Illustration by James Stanton

Illustration by James Stanton

Baked Kitchens

Eating cannabis is a millennia-old tradition and just as tasty today.

As far back as 6000 BCE, Chinese folks were utilizing hemp seeds for food and oil, and today, edibles make up a large bite of the legal marijuana market.

There are many reasons to eat your weed. From a wholly nutritional viewpoint, cannabis provides many health benefits. It’s a complete protein loaded with essential amino acids, vitamin A, magnesium, iron, zinc, vitamin E, omega fatty acids, and other nutrients, vitamins, and antioxidants.

Plus, there are times when smoking is really not an option. Sporting events, movies, and long flights all benefit from a discreet edible. Having a few “scooby snacks” at the ready is the perfect way to drift through a nine-hour flight. For folks with COPD or asthma, chronic bronchitis, or compromised immune systems, smoking is often out of the question. But, they can still receive the medical benefits of cannabis from eating or drinking the plant.

We are lucky because here in Seattle, we have a ridiculous selection of edibles at our local dispensaries (and you should go eat them). But, there’s something to be said for making your own sweet treats, especially as we move into fall and Halloween season.

Creating your own edibles allows you to determine the quality of the ingredients and strength of the dosage. Having a hard time finding items that are vegan or gluten-free? Trying to cut your sugar or salt intake? Do you have food allergies? Want to work with specific ingredients for spiritual or cultural reasons? Cooking at home with cannabis gives you total control over those variables.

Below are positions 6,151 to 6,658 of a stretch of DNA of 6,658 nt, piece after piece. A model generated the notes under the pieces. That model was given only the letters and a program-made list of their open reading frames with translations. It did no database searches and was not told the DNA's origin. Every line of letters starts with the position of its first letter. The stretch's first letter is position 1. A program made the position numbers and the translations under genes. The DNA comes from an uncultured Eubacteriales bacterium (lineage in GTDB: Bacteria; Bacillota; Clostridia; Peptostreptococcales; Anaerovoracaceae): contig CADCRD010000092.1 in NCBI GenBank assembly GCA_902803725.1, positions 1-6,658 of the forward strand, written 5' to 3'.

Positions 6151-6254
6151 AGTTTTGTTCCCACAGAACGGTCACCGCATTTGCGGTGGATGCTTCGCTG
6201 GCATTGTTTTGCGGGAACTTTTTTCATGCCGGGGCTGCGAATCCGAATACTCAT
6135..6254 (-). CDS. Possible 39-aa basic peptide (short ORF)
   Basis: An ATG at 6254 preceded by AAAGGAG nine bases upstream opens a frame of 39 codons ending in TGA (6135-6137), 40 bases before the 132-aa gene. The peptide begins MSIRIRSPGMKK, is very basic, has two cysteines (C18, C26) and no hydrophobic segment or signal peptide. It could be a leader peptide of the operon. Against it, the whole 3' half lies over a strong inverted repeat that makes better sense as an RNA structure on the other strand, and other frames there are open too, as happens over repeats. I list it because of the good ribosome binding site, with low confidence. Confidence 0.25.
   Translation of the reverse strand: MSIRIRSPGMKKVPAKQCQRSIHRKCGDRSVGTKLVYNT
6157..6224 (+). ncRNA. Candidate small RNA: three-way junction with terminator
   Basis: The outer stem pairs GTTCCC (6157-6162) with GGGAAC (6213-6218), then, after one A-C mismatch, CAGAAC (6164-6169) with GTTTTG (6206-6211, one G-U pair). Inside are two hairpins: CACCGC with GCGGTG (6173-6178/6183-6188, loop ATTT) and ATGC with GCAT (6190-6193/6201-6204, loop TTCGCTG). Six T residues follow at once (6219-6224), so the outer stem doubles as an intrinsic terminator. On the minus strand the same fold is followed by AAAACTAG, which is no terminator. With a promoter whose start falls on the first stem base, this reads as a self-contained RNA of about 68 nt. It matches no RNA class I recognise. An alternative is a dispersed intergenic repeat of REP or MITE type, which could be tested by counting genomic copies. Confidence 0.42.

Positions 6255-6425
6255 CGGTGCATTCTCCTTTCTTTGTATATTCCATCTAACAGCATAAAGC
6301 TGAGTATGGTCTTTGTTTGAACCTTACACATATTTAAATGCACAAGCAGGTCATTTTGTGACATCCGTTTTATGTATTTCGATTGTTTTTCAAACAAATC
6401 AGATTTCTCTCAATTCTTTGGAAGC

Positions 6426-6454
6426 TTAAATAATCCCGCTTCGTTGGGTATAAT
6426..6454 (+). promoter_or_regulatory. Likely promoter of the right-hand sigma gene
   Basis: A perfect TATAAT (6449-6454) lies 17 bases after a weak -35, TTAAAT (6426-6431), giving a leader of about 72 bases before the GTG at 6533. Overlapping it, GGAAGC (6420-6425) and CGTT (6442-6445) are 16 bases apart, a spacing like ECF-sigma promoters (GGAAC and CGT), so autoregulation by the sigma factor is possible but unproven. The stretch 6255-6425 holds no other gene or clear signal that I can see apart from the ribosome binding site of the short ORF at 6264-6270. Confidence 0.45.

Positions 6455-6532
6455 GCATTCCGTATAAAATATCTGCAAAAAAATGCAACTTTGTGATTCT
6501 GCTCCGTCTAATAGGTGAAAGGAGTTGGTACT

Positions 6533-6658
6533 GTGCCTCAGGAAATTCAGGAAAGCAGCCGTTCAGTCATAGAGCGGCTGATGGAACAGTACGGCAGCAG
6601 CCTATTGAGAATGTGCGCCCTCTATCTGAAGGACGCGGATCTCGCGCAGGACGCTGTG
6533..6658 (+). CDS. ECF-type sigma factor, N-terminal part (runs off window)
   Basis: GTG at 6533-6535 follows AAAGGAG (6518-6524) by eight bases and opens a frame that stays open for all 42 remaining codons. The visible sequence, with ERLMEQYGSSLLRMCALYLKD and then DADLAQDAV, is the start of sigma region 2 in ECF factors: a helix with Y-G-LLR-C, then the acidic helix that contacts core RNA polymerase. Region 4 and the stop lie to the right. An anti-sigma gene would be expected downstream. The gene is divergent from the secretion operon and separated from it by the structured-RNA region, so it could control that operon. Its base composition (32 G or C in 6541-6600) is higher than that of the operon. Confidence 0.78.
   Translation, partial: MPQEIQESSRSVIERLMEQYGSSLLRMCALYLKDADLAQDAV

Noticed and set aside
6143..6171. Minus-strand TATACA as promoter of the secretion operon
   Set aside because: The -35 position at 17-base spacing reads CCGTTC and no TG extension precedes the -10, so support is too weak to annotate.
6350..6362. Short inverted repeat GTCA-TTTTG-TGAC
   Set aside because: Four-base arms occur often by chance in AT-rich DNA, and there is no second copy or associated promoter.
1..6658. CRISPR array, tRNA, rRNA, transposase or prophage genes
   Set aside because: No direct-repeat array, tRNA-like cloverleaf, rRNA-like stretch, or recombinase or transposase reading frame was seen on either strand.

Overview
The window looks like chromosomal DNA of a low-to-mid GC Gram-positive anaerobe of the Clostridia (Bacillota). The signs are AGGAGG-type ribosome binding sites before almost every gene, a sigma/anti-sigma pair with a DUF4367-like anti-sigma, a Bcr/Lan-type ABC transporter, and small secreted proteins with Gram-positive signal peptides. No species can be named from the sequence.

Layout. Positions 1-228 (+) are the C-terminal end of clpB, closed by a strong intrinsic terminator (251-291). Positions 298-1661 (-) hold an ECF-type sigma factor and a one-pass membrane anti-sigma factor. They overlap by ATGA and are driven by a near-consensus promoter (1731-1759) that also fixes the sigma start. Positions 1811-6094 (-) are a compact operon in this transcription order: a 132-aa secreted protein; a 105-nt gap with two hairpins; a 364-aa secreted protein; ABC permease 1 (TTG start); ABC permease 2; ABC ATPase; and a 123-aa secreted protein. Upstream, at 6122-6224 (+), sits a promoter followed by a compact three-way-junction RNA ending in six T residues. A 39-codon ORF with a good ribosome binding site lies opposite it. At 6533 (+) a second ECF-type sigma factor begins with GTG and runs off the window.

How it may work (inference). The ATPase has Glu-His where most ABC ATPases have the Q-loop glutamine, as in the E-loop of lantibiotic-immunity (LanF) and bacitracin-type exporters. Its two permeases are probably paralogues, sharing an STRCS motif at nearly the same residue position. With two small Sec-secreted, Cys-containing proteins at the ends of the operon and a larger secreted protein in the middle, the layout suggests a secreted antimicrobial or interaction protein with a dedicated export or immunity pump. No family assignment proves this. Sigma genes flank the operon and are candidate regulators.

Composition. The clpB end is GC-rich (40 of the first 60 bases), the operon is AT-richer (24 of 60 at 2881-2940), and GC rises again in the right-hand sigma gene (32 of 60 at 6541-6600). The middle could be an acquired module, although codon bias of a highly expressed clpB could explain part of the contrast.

Still, eating cannabis is unquestionably different from smoking, dabbing, or vaping. When you eat weed, it will come on slowly — anywhere from a half hour to two hours depending on the method and your metabolism. Edibles can provide some of the best body highs, but they can also be very disorienting, especially if you’ve also been smoking. If you’re new to eating pot, I recommend you just stick to the edibles and save the tokes for another time. If you’re a veteran, then chow down, man.

I think the simplest way to learn how to cook with weed is to make your own canna-butter (or ghee) and then… cook some food with it! Use it just like you would regular butter, from making brownies to smearing some on toast. There are about a million recipes online, but I will remind you, no matter the method, the strength of your butter will always be influenced by the amount of THC in your plant material.

One of the oldest cannabis recipes in history is from 1475, written by a homeboy named Bartholomaeus Platina. He counsels that the chef recognizes the difference between “food for the body” and “food for the head” — reminding us all that cannabis is less of a food than it is an intoxicant and a medicine.

An extra indulgent way to enjoy weed is the delightful traditional libation, bhang. Similar to Indian lassi, this drink is a favorite from Southeast Asia to Northern India. Most bhang recipes call for up to 3.5 grams per serving. I tried half that and got my ass kicked. Your mileage may vary.

Last, I would be negligent if I didn’t consider mahjoun, that legendary Moroccan delicacy mentioned by stoned beatniks like William Burroughs and Paul Bowles. Composed of a savory blend of pistachios, hash, arrowroot, honey, and Medjool dates, mahjoun is resplendent with spices like cinnamon, turmeric, clove, cardamom, and star anise, sure to send you on a magic carpet ride.

stashbox@seattleweekly.com

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